“If blogs and forums are not your fancy, then how about a Web 2.0 widget or a Twitter widget?” Vuuch suggested. “[If] you would rather build a JAVA, HTML, or Flash-based widget for Vuuch public discussions, then let us know.”

Among big-name manufacturers exploring the benefits of social media is Proctor & Gamble (P&G). The company’s most recent initiative is the Loads of Hope campaign to promote its Tide detergent brand. Tripple Pundit, a business trend site, reported, “The company flew over a hundred social media experts to Cincinnati headquarters to meet with brand managers, divided them into four teams, and kicked off a fund raising competition via Twitter, blogs, social networks, etc., to drive traffic to one of the four tracking sites (tide1.com, tide2.com, etc.).”

To Bob, the imaginary engineer brought to life by Tom Shoemaker, I’d like to say, “Welcome to product development 2.0.”

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About Kenneth

Kenneth Wong has been a regular contributor to the CAD industry press since 2000, first an an editor, later as a columnist and freelance writer for various publications. During his nine-year tenure, he has closely followed the migration from 2D to 3D, the growth of PLM (product lifecycle management), and the impact of globalization on manufacturing. His writings have appeared in Cadalyst, Computer Graphics World, and Manufacturing Business Technology, among others.

10 comments

  1. Ken if you have not seen this post it is worth a read http://www.stress-free.co.nz/using_microblogging_to_record_architectural_design_conversation_alongside_the_bim. Before you click go get BIG cup of coffee, it is a bit of a novel and with all the links to follow you will be reading awhile. What got me jazzed is the fact he described Vuuch for BIM but he was totally unaware that anything like Vuuch was available.

    Come by our booth at PTC User for a demo.

  2. Great post. Chris from Vuuch pointed me to your article as it deals with very similar concepts to a one I recently published. The difference being I’ve approached things from the perspective of a distributed architectural team:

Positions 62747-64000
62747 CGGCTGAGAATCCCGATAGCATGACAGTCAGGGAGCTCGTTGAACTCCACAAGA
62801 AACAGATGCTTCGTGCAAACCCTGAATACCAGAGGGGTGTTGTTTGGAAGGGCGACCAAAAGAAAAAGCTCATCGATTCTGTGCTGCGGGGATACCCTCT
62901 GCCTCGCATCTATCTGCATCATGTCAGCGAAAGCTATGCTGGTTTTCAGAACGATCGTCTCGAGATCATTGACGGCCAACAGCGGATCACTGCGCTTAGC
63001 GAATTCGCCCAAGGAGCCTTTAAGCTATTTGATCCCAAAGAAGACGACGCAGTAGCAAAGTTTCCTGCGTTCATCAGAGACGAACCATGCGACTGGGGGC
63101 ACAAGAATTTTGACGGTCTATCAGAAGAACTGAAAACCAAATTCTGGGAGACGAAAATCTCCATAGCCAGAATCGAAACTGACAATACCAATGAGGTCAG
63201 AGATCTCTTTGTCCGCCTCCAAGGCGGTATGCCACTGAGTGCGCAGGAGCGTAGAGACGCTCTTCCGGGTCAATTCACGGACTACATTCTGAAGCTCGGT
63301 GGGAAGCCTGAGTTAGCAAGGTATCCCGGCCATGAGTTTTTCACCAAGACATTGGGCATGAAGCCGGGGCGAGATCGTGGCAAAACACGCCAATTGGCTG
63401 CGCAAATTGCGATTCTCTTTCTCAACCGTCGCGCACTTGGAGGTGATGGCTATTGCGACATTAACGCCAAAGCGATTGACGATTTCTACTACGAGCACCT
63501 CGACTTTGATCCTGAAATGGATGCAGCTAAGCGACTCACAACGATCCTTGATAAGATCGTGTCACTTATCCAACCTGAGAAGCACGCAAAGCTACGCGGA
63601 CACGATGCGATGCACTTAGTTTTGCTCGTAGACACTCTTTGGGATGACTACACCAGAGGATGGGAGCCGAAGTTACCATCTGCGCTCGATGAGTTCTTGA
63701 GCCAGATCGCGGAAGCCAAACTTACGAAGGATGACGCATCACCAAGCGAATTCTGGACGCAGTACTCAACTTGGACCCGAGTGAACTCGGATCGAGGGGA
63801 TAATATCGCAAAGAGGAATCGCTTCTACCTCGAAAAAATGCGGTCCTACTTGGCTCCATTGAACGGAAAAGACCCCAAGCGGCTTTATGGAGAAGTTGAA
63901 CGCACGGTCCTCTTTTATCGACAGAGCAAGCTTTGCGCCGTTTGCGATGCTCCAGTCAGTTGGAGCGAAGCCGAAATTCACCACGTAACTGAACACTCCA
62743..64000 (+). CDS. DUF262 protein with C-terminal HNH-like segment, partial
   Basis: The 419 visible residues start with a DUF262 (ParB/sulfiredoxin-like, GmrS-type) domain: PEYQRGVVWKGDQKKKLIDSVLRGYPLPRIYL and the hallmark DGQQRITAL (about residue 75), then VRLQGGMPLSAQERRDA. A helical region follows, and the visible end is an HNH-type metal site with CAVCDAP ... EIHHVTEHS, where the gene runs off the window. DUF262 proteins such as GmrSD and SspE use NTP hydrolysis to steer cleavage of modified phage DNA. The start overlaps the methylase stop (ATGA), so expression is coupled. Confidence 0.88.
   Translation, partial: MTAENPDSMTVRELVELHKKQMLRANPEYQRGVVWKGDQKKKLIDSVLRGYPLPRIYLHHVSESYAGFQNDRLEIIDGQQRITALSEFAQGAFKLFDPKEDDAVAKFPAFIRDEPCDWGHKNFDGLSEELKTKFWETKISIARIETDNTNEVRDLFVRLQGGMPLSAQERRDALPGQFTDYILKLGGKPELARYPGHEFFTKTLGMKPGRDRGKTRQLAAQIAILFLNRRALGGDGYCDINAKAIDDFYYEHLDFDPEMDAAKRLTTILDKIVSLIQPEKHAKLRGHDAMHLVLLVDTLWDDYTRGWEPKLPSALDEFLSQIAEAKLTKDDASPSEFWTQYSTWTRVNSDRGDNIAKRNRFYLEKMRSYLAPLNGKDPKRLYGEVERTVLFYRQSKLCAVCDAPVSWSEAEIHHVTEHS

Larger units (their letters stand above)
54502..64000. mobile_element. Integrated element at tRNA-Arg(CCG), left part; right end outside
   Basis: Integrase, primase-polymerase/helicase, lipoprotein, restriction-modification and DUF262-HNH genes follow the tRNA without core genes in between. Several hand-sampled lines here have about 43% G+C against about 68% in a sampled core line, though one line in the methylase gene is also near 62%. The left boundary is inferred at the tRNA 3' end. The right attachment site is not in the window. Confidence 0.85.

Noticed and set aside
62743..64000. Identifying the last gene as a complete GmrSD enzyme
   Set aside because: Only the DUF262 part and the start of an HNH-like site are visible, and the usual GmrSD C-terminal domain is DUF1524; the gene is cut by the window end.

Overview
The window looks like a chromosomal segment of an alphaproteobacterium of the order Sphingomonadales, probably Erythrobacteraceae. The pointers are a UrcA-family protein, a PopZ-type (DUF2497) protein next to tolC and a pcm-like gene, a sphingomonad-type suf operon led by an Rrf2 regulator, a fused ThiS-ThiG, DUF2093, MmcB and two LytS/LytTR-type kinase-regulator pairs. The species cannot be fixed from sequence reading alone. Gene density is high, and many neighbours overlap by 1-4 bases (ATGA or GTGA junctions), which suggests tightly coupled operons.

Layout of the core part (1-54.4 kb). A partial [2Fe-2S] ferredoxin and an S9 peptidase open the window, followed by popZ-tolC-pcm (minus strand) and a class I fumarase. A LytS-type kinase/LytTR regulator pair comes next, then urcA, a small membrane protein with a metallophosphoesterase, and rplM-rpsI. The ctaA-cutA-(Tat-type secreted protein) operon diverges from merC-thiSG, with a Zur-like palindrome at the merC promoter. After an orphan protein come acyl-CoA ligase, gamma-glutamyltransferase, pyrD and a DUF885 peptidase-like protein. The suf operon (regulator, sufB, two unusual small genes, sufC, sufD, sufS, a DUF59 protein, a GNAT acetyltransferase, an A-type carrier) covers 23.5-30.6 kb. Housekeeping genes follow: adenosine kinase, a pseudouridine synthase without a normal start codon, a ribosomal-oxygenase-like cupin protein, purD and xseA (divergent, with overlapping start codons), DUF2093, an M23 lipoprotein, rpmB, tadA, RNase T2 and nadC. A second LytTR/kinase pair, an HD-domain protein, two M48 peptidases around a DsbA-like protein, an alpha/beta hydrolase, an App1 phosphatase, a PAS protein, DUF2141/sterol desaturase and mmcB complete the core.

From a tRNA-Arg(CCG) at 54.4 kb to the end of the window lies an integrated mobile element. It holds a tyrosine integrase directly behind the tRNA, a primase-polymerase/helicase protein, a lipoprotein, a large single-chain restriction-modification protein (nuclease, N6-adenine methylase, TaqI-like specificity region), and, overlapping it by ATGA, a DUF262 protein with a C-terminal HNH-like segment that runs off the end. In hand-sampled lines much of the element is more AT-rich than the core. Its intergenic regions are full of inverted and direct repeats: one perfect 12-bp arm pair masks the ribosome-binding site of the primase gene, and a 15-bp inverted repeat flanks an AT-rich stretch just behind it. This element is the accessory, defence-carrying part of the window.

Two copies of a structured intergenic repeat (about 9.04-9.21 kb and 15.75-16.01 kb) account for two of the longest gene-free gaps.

http://www.stress-free.co.nz/using_microblogging_to_record_architectural_design_conversation_alongside_the_bim

    David

  3. Chris, David: I’m a caffeine addict, so I was happy to indulge in a big cup as I read through the article. 🙂

    I once thought “real-time” collaboration would be the trend of the future. But I now see that the general public actually prefer asynchronous collaboration. (In other words, you leave me a short message or inquiry. I’ll respond promptly, but in my own time, at my own convenience.) It makes so much more sense — the greater the size of the team, the more difficult it is to find a time slot that would work for everyone involved. So asynchronous work flow is the way to go.

    David, your observation that collaboration has to be decentralized is a good one. In the type of brainstorming I’ve seen on social networks, the main discussion tends to spawn sub-topics, which attract their own sets of participants — something a centralized collaboration system can’t easily accommodate.

    Thanks for the comments!

  4. microblogging is really useful when you want to broadcast short updates. i am still leaning towards traditional blogging.`~~

  5. Kenneth, great article! I think vuuch is showing how to re-define “collaboration” in product development. Other options to leverage social software are user experience and value of social networks. http://plmtwine.com/2010/02/16/social-plm-options/. Best, Oleg

  6. Marriage is one of the most sacred ceremonies that we humans experience. Being married also gives us happines.,;’

  7. microblogging is nice but it also limits how much you can say about your daily activities-*~